Waking up to a new day alongside non-human siblings – the grasses, the trees, the bugs, the birds, the deer, the rocks. Whew! What a privilege.

looking up inside the tent
out of the warm tent and into the wet cold morning
boots on…
and ready to face the day
sunrise over camp
Foggy sunrise over Lake Roosevelt, May 8th

First camping trip of the year… CHECK!

How beautiful is that fog rolling off the lake? 🙂

Stay curious, friends! ~ EK

Slow Craft: the tale of the perpetually patched pants

In the third installment of the ongoing saga that is patching my well-worn and heavily-mended Lucy and Yak dungarees (here would be part one and part two)…

I squatted down to adjust the height of the lawnmower and the entire butt of my pants split right out! Down the middle and to the side in the shape of a crooked “Y” – I wasn’t mad, I look forward to big mends like this.

EK standing outside showing off a new patch on the seat of her pants

I used a pocket from a retired pair of light blue linen pants that belonged to my husband and a handful of colors of linen thread. The pocket was a nice upgrade from a regular fabric patch; now I have a good place to tuck my gardening gloves in a pinch.

I loosely reinforced the edge of the hole with running stitches before pinning the pocket over top, edges folded under and pinned flat. I worked the perimeter of the pocket with hand-stitching until satisfied. Simple enough!

Close up of a blue pocket patched on to the seat of EK’s overalls with colorful hand-stitching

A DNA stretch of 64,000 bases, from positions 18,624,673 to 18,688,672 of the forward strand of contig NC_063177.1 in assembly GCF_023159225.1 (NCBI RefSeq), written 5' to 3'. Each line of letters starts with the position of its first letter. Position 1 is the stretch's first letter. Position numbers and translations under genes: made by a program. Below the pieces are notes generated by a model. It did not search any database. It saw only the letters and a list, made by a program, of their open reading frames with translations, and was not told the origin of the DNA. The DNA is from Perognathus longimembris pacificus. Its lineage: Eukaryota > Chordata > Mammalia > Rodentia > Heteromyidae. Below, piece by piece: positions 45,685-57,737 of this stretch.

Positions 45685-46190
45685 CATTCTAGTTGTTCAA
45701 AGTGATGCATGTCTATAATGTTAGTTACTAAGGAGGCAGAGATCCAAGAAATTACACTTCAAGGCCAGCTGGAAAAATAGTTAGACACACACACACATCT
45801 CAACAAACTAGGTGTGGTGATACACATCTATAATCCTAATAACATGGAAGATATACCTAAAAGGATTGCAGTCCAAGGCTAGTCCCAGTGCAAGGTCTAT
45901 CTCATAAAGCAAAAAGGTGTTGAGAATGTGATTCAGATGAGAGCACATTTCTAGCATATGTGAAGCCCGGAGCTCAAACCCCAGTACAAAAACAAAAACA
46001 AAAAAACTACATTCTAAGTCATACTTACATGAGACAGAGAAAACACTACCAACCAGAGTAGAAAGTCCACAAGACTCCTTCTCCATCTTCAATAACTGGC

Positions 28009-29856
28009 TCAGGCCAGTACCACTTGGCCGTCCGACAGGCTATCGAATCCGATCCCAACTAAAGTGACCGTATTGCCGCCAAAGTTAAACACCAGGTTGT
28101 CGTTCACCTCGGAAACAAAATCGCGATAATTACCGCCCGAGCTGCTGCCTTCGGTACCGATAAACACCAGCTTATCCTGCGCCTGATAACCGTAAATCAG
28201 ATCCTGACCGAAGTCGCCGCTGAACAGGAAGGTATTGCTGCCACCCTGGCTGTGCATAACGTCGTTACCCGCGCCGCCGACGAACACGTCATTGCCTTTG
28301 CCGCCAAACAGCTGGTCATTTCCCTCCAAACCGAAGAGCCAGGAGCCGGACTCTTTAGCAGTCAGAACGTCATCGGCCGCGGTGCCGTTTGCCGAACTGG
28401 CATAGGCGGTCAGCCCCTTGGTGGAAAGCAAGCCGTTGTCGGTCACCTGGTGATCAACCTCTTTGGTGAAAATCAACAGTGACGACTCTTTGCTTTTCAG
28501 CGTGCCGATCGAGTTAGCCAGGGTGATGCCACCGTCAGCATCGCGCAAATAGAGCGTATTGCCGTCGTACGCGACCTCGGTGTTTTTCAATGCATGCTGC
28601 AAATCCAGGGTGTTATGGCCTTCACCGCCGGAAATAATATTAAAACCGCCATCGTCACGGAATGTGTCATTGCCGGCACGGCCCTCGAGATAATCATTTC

Below is a recent picture of the original knee patches after about a million washes and rough wears…

EK’s legs clothed in patched pants outstretched next to her dog Stevie, a half full glass of apple juice rests precariously on her shins

On an average day I’m wearing an outfit like this: heavily patched pants, long sleeves to protect my arms from the sun, no-frills Casio watch, wool socks with sandals or boots (depending on the tasks of the day) and a me-made wool sun protection hat. It doesn’t get more “me” than this look right here. 🙂

EK posing outside in mended overalls and a large floppy wool hat

These pants have developed a spirit of their own. I can’t head out into the yard to work, or pack my bag for a camping trip without them saying, “Hey! I want to play, too!”

And who am I to deny them the rigors and grit they so crave?

Shucks… a pair of pants after my own heart ❤

With love! ~ EK

Slow Craft: the perfect sun protection hat